Hannah Leyns

Hannah is an Alumni coordinator at TADA (Toekomst Atelier de l’ Avenir) where she inspires underprivileged kids to become role models and reach their full potential. She gets her energy from working with young people and getting inspired by them reaching their potential. After the ambassadors training at the U.S. embassy, Hannah says she noticed many of the TADA alumni were taking on more responsibilities. “We saw them empowered as role models for their younger peers. That was amazing to see.”

About Hannah “I get my energy from working with people and getting inspired by them reaching their potential.”

“My name is Hannah, I’m 25 years old and I work for TADA Toekomst Atelier de l’ Avenir, which is a weekend school for kids who grew up in the more difficult neighborhoods of Brussels. I’m actually a very happy person, and I tend to see the positive side of life. I also try to follow my gut feeling and my heart. That’s also what I want for the kids at TADA.

I’m responsible for the alumni network at TADA. Kids come to the weekend school where they can learn about the job market or discover their own talents. Through our alumni network, we want to help these kids to grow up as confident and proud adults.”

Ambassadors training

“Last year we partnered with the embassy to organize an ambassador’s training. The goal of this 2-day workshop was for our alumni to develop skills and confidence. It was all about learning skills to become ambassadors for TADA and role models for the younger TADA kids. They learned how to act in front of a camera, how to write a speech, and how to answer difficult questions by journalists. It was an amazing experience!

We saw the kids being very proud of themselves while talking to all the officials of the embassy. Learning how to answer difficult questions from journalists in the Media HUB was an amazing experience.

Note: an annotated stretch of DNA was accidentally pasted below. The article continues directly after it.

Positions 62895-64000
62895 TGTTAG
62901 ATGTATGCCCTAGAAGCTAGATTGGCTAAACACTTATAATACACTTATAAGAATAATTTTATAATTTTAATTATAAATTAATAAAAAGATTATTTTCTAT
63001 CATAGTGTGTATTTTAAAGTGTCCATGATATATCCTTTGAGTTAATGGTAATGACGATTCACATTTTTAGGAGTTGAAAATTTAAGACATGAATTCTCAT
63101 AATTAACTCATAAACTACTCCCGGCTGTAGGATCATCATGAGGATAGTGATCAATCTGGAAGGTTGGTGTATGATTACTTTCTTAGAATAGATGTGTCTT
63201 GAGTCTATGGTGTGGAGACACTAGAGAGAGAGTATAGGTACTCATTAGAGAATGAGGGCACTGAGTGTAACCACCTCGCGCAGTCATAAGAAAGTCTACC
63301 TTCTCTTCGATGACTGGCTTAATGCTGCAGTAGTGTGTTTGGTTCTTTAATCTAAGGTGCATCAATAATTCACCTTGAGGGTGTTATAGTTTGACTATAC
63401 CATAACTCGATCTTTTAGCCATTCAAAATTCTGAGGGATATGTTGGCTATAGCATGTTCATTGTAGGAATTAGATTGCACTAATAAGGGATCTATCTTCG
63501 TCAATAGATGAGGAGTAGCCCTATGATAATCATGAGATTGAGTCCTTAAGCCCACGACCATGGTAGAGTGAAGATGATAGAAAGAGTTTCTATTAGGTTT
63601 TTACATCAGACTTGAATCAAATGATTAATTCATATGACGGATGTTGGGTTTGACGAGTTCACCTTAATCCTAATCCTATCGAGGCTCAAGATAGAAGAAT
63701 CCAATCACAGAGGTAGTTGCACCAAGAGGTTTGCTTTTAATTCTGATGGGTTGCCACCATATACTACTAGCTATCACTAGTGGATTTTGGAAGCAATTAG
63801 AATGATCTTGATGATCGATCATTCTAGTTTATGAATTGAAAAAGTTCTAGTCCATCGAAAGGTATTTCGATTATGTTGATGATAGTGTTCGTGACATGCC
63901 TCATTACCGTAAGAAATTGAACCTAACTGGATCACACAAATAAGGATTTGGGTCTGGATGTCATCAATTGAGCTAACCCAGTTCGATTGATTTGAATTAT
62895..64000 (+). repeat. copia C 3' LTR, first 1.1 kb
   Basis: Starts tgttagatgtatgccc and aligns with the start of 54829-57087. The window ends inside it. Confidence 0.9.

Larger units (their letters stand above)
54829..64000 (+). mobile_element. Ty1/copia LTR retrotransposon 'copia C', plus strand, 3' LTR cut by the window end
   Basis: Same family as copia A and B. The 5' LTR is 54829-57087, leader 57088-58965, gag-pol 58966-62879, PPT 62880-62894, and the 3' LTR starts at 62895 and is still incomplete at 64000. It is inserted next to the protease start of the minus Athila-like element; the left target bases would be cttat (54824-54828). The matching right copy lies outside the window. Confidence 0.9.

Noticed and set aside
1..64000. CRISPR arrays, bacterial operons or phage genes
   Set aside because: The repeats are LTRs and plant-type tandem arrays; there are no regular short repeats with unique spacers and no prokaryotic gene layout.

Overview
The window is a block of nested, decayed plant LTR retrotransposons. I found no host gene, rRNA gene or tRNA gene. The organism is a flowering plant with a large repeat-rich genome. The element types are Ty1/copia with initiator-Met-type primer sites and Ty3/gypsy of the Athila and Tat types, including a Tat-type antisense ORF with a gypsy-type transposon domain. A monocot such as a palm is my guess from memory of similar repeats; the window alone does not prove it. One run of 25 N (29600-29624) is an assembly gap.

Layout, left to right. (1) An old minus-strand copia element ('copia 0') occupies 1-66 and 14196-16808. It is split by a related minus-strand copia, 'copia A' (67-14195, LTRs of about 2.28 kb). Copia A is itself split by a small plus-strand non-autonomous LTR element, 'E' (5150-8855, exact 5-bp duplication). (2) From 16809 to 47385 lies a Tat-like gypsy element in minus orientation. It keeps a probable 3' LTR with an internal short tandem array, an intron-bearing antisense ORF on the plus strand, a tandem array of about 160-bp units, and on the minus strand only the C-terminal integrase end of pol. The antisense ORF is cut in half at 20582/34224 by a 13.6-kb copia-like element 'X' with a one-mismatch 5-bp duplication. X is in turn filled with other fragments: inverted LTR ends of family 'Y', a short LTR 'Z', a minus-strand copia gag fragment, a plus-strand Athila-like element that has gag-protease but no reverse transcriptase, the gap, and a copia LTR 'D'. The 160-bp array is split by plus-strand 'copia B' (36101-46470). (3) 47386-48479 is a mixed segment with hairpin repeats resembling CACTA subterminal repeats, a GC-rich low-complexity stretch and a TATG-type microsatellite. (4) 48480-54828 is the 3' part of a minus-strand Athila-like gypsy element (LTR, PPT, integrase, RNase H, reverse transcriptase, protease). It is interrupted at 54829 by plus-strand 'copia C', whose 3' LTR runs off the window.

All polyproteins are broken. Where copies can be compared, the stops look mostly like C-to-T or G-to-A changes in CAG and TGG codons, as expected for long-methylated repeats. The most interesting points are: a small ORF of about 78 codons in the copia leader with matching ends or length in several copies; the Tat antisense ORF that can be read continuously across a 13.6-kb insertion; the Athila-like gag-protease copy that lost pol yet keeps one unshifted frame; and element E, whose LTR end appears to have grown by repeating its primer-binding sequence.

After the ambassadors training, we noticed many of our alumni were taking more and more responsibility. We saw them empowered as role models for their younger peers. That was amazing to see!”

Solidarity and respect

“I think the level of respect is the thing I would like to change most.”

“On a professional level I hope that in a few years I can see the kids in my class grow up to be confident adults. To see them happy would make me happy. Not that they have to become Prime Minister or a famous cook, as long as they do something they love, because it’s really important to find something that you can put all your soul into.

On a global level, I wish there was more solidarity in the world, and that people would listen to each other. We’re all different but if we respect each other and have some more solidarity it would certainly make the world a better place.

Next to the environment, I’m thinking of solidarity and respect as my main focus. Making sure there is a future for our kids. We’re living in a world that is becoming smaller and smaller. We now have so many ways of communicating. We actually now know what happens on the other side of the world. On the other hand this makes it more difficult. Sometimes I would hope people would have more respect for each other. I think the level of respect is the thing that I would like to change the most.”


People are like onions

“People are like onions. They have many layers. My own identity? I was born in Ghent, so I feel like a true Ghentian. I love this city. It’s an amazing place, but at the same time, I now work in Brussels which has its unique vibe.

Identity to me is not only about places but also about the people that surround you. I’m surrounded by amazing friends and a warm family. I believe that family and friends make up my identity. I’m also a sister, a daughter I’m a girlfriend.

I don’t feel just Belgian. I also feel like a European or even a citizen of the world. I feel connected when I go places and I meet people with the same vision or passion I do. It doesn’t matter if they are Belgian, or American, or Congolese, as long as you have things in common it makes you feel connected.

I love The Beatles and I’m also an active member of the Girl Scouts. I’m active in several pedagogical teams, and I’m engaged for the environment. So, I’m all of those things, and all together that makes me who I am.

Home for me doesn’t represent a house with an address. To me, it represents a place I can feel at ease. A place where I feel comfortable, and where I feel surrounded by people that I love and who inspire me.”

“Embrace challenges and turn them into something positive.”

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